Summary: Bird, Fitch, and Cash are siblings in the seventh grade (Bird and Fitch are twins, and Cash was held back a year), but their orbits rarely intersect. Bird is a good student, passionate about space exploration, who longs for her family to be closer. Fitch loves hanging out at the arcade playing video games, but struggles with his anger. Cash is feeling like he’s not good at anything after failing seventh grade the first time and getting cut from the basketball team. The story is told over the course of the weeks leading up to the Challenger launch in January, 1986. Each sibling’s story is told in alternating chapters, showing their perspective about this event and the other happenings in school and at home. The Challenger explosion shakes all their worlds, especially Bird’s. She starts to doubt herself and to give up on bringing the family together, and the boys finally begin to notice her contributions to their home. There’s not a definitively happy ending, but the three siblings discover a newfound appreciation for each other and a commitment to provide support for one another. Includes an author’s note and additional resources on the Challenger. 400 pages; grades 4-7.
Pros: Erin Entrada Kelly may add to her Newbery collection with this beautifully written book about three kids trying to figure out their lives against the backdrop of the Challenger disaster. Their family, which appears okay from the outside, is pretty dysfunctional with selfish parents who fight constantly and don’t seem to be too concerned with the fairly serious problems their kids are dealing with. The short chapters and three different perspectives keep things rolling along and will draw reluctant readers in quickly.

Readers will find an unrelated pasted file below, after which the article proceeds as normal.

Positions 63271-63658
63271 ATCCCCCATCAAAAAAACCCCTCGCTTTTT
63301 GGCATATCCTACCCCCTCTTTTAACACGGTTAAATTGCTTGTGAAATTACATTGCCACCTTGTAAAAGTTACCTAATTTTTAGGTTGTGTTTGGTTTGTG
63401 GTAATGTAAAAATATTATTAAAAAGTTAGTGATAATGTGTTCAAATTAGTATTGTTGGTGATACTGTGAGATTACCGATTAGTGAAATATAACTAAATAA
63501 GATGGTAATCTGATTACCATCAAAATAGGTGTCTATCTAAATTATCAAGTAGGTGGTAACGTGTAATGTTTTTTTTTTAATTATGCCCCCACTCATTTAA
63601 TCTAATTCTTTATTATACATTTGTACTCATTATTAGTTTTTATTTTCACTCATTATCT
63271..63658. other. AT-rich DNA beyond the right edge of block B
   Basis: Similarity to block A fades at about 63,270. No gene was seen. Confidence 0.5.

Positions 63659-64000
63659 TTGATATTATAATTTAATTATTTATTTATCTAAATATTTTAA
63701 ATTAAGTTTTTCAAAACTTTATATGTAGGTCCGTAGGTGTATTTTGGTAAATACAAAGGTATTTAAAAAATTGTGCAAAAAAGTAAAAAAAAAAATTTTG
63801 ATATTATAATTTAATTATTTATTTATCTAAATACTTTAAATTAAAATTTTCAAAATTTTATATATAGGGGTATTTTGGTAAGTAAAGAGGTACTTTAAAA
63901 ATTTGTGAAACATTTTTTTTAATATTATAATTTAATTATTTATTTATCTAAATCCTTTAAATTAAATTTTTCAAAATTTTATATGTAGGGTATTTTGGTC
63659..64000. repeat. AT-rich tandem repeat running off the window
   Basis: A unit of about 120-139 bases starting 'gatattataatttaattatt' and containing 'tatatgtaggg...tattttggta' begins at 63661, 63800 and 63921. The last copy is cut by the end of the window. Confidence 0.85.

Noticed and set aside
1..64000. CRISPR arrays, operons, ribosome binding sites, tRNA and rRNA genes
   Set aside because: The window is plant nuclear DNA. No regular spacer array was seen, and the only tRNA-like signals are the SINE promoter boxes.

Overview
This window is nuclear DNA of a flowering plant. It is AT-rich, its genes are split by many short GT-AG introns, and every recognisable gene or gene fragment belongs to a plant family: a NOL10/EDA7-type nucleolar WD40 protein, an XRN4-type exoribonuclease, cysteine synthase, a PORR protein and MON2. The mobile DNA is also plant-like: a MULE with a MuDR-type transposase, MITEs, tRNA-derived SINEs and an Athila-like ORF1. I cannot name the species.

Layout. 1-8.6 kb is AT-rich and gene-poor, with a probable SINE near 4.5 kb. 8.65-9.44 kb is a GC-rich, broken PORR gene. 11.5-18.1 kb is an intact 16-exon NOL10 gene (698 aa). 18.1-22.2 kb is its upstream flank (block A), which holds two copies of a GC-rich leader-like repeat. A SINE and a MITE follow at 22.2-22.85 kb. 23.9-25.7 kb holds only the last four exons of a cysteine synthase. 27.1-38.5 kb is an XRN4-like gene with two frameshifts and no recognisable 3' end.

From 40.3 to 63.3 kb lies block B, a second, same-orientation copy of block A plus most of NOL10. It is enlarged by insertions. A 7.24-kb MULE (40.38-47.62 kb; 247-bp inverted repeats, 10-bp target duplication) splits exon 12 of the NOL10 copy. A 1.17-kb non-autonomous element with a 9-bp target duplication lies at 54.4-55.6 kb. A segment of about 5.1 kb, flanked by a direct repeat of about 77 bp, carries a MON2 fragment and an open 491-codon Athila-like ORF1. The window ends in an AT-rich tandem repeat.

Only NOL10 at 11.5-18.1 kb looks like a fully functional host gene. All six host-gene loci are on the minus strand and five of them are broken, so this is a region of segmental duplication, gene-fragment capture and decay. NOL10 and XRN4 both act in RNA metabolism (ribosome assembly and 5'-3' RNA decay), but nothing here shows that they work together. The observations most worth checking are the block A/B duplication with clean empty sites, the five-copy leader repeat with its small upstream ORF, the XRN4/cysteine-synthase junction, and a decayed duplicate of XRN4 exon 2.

Cons: It was painful to read pretty much any interaction between the two parents.
Summary: Victoria (Tory) lives with her parents and younger brother, Jacob, in Providence, RI, where she chafes under the expectations of her parents and strict Aunt Lavinia. When her father loses his job and proposes going west with Jacob to seek gold, Tory sneaks on board their boat, revealing herself only when it’s too late to turn back. The three of them are dismayed by the primitive living conditions, filth, and lawlessness of San Francisco. Determined to improve their fortunes, Father leaves Jacob and Tory in a temporary tent home and heads out to the gold fields. Tory starts dressing as a boy and finding carpentry work to support her and her brother, while Jacob grows more and more despondent about their situation. One day, Tory gets delayed working; when she returns after midnight, Jacob is gone. She learns that he may have been kidnapped to be used as a cabin boy on a ship heading back east. Hundreds of abandoned ships, called Rotten Row, sit in San Francisco Bay. It’s up to Tory and her new friends Thad and Sam to figure out which ship Jacob is on and rescue him before it’s too late. Includes an author’s note and a map showing where ships from Rotten Row have been discovered in San Francisco. 320 pages; grades 4-7.
Pros: You can always count on Avi for exciting, well-researched historical fiction, and this book really brings the California gold rush to life with lots of adventures and a winning heroine/narrator. The end definitely leaves open the possibility of a sequel.
Cons: Fond as I am of Avi’s The True Adventures of Charlotte Doyle, I was expecting more plot twists and edge-of-your-seat suspense than I found here.